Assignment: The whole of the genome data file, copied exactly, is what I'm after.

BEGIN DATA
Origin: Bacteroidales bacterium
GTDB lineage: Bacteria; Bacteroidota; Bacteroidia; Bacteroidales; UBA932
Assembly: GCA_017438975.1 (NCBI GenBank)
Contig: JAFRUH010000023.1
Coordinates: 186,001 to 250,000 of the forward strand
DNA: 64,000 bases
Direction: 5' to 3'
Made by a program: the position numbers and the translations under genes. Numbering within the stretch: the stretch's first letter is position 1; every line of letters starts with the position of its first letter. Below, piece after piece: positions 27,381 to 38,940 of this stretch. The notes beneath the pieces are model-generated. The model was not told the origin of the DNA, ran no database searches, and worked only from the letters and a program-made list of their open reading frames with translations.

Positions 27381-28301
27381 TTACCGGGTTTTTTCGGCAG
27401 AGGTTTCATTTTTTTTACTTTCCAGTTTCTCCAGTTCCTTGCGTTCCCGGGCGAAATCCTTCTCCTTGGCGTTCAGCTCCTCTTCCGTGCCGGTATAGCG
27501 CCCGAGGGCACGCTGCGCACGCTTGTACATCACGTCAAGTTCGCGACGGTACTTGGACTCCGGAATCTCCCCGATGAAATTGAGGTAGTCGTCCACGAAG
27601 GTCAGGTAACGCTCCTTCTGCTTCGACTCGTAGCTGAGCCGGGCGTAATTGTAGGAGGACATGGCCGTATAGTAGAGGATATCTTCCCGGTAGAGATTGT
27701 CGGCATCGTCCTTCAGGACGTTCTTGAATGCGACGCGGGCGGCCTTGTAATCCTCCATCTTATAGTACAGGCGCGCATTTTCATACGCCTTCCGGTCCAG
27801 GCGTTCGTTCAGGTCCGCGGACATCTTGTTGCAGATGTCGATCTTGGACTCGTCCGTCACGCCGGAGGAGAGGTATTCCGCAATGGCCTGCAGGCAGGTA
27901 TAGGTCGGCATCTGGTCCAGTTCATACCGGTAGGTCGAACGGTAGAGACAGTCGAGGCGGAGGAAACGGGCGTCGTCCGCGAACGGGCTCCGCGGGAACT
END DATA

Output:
Origin: Bacteroidales bacterium
GTDB lineage: Bacteria; Bacteroidota; Bacteroidia; Bacteroidales; UBA932
Assembly: GCA_017438975.1 (NCBI GenBank)
Contig: JAFRUH010000023.1
Coordinates: 186,001 to 250,000 of the forward strand
DNA: 64,000 bases
Direction: 5' to 3'
Made by a program: the position numbers and the translations under genes. Numbering within the stretch: the stretch's first letter is position 1; every line of letters starts with the position of its first letter. Below, piece after piece: positions 27,381 to 38,940 of this stretch. The notes beneath the pieces are model-generated. The model was not told the origin of the DNA, ran no database searches, and worked only from the letters and a program-made list of their open reading frames with translations.

Positions 27381-28301
27381 TTACCGGGTTTTTTCGGCAG
27401 AGGTTTCATTTTTTTTACTTTCCAGTTTCTCCAGTTCCTTGCGTTCCCGGGCGAAATCCTTCTCCTTGGCGTTCAGCTCCTCTTCCGTGCCGGTATAGCG
27501 CCCGAGGGCACGCTGCGCACGCTTGTACATCACGTCAAGTTCGCGACGGTACTTGGACTCCGGAATCTCCCCGATGAAATTGAGGTAGTCGTCCACGAAG
27601 GTCAGGTAACGCTCCTTCTGCTTCGACTCGTAGCTGAGCCGGGCGTAATTGTAGGAGGACATGGCCGTATAGTAGAGGATATCTTCCCGGTAGAGATTGT
27701 CGGCATCGTCCTTCAGGACGTTCTTGAATGCGACGCGGGCGGCCTTGTAATCCTCCATCTTATAGTACAGGCGCGCATTTTCATACGCCTTCCGGTCCAG
27801 GCGTTCGTTCAGGTCCGCGGACATCTTGTTGCAGATGTCGATCTTGGACTCGTCCGTCACGCCGGAGGAGAGGTATTCCGCAATGGCCTGCAGGCAGGTA
27901 TAGGTCGGCATCTGGTCCAGTTCATACCGGTAGGTCGAACGGTAGAGACAGTCGAGGCGGAGGAAACGGGCGTCGTCCGCGAACGGGCTCCGCGGGAACT